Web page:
Keep reading. In verses 45 and 46, having fed the people, Jesus dismissed them, made His disciples get into a boat and go ahead of Him, and went up on a mountainside to pray. Jesus on the mountain and the disciples in the boat: They finally were able to rest.

After my hectic Saturday morning, I took an afternoon nap. Rest is good for the soul. Have you had enough rest lately?

Digging Deeper

As you are able, spend time with God, reflecting on these questions or journaling your thoughts.

  1. In Exodus 20:8-11, as part of the giving of the Ten Commandments, God commanded His people to rest: “Six days you shall labor, and do all your work, but the seventh day is a Sabbath to the Lord your God.” The purpose seems twofold: to honor the holiness of God and to gain physical rest. How are you doing in that area of your life? If you’re not setting aside time to be with the Lord, take a moment right now to plan your next time with Him.
  2. There is a deeper rest than what we discussed in today’s devotion, and that is the rest of fully knowing Jesus. In Matthew 11:28-30, Jesus says, “28 Come to me, all who labor and are heavy laden, and I will give you rest. 29 Take my yoke upon you, and learn from me, for I am gentle and lowly in heart, and you will find rest for your souls. 30 For my yoke is easy, and my burden is light.” Do you need that kind of rest today? Tell Jesus all about it. He is ready to give you the truest rest.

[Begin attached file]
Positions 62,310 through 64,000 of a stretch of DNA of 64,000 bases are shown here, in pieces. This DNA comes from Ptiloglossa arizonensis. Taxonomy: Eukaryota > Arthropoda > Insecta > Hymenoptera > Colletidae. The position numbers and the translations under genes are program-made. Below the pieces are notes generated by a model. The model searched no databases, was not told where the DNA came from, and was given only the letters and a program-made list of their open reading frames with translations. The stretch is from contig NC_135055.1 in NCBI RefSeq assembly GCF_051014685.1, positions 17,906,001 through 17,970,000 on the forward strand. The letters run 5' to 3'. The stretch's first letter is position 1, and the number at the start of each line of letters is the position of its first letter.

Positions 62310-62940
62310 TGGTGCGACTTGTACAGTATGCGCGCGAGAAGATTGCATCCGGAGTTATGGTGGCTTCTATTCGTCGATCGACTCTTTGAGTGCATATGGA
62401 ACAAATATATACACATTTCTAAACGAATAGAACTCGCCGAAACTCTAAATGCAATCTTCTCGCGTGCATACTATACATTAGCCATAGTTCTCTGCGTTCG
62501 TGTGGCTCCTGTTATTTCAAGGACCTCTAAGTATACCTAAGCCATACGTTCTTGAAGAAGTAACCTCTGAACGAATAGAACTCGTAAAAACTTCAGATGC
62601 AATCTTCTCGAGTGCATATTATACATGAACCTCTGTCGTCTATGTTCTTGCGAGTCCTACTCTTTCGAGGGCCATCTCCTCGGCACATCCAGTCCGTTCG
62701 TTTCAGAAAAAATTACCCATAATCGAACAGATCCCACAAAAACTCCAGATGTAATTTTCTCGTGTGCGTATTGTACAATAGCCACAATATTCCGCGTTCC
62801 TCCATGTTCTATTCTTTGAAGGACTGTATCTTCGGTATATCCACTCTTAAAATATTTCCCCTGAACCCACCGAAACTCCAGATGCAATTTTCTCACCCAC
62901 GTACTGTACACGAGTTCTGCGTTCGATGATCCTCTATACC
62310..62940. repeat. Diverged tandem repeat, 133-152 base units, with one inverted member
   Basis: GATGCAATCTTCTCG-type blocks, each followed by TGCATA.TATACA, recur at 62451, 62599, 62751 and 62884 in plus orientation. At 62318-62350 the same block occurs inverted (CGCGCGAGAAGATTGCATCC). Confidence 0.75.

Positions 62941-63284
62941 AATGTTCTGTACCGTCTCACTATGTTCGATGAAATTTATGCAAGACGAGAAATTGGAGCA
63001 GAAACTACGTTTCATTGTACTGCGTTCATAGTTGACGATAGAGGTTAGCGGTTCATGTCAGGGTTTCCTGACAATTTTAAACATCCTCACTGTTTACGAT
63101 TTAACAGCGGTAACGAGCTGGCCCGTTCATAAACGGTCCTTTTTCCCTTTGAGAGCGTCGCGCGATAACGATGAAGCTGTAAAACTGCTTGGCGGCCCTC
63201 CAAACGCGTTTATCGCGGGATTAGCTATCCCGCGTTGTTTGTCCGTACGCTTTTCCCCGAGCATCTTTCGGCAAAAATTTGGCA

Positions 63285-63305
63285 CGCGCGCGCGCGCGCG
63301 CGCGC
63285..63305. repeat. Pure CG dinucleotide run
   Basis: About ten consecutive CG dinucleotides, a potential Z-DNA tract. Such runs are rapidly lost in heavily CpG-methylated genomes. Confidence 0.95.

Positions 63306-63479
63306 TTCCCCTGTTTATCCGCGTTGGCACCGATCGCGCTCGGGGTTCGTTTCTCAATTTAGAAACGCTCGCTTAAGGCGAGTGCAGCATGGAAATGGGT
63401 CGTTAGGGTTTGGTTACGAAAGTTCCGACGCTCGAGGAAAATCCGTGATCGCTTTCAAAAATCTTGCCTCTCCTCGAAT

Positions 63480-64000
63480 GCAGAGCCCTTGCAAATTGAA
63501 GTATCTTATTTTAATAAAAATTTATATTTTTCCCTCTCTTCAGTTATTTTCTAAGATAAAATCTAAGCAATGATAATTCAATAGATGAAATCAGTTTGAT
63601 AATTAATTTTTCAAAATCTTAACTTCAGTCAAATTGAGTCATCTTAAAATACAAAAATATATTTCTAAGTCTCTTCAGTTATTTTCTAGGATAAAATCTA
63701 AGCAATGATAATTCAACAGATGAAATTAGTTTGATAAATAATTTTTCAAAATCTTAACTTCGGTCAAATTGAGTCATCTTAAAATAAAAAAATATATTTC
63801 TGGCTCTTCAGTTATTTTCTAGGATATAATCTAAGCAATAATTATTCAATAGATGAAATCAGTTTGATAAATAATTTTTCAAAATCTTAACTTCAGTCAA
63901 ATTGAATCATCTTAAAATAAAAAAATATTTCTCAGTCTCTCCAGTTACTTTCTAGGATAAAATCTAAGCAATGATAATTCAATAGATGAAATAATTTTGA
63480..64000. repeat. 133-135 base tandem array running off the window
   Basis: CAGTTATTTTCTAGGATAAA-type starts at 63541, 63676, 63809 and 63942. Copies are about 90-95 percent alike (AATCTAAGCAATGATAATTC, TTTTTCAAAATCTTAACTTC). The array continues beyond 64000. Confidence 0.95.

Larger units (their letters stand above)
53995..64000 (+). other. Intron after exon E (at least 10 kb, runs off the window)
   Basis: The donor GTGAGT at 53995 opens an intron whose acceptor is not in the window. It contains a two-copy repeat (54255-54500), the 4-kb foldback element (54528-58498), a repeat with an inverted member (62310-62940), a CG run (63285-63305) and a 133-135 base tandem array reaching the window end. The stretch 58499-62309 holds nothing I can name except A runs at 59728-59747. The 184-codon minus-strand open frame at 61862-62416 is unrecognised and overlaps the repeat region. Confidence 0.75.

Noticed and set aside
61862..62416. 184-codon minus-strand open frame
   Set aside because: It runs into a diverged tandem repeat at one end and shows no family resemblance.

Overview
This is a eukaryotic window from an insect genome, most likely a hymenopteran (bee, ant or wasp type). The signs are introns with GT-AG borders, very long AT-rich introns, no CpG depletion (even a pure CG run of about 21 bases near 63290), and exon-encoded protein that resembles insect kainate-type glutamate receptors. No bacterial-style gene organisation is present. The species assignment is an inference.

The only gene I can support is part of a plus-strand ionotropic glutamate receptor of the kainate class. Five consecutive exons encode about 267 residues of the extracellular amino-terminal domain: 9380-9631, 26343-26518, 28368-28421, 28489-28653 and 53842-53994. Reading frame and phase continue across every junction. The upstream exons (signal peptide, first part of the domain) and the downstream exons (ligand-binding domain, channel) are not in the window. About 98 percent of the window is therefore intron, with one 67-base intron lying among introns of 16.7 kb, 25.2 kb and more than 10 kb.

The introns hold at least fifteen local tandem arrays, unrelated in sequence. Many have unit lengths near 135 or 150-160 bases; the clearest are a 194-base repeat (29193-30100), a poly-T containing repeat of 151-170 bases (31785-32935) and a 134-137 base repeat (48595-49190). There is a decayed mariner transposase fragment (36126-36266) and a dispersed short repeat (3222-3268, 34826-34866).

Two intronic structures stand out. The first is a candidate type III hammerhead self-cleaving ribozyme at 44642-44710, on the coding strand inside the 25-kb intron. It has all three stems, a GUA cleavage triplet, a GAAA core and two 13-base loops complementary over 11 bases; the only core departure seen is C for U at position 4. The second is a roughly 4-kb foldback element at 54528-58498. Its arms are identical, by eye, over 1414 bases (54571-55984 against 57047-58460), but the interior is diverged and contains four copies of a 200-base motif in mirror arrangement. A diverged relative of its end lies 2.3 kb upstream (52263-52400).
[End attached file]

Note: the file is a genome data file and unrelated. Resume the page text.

3. Meditate on Psalm 62:1-2:

1 For God alone my soul waits in silence;
from him comes my salvation.
2 He alone is my rock and my salvation,
my fortress; I shall not be greatly shaken.

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We only have one more devotion to go in the series “All in a Day’s Work,” but you can find the previous devotions at this link.

Previous series include these:

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  1. Eric Mott says:

    Some work I do around the house I actually find rest in. One of the best times I have with God is a walk in the park after a jog. Where I struggle with rest is getting my thoughts off all the, important but fleeting, aspects of life in our society.

  2. Kathy Howell says:

    My daughter shared your devotions and blog with me a couple weeks ago. I find your topics, interpretation and insight to be so amazingly spot on. You are brave enough to share your personal struggles for growth and in so doing, you open the door for us to acknowledge ours as well. It serves to break down a barrier that comes between us and our relationship with Jesus, I think. Thank you for your ministry. In just these few weeks you have already enriched my life, my faith and my relationships.

    • Digging Deeper with God says:

      Dear Kathy,

      Thank you so very much for taking the time to write! I hope you see this response, as I was a little delayed getting on to check things today. Your feedback means a great deal to me. It has been a challenge for me to be vulnerable–to open myself up–in these devotions, so it really helps to know it has resonated and has helped people grow closer to Jesus. That is the goal: to grow closer to the Lord. I am so glad to have heard from you! Thank you for your encouragement.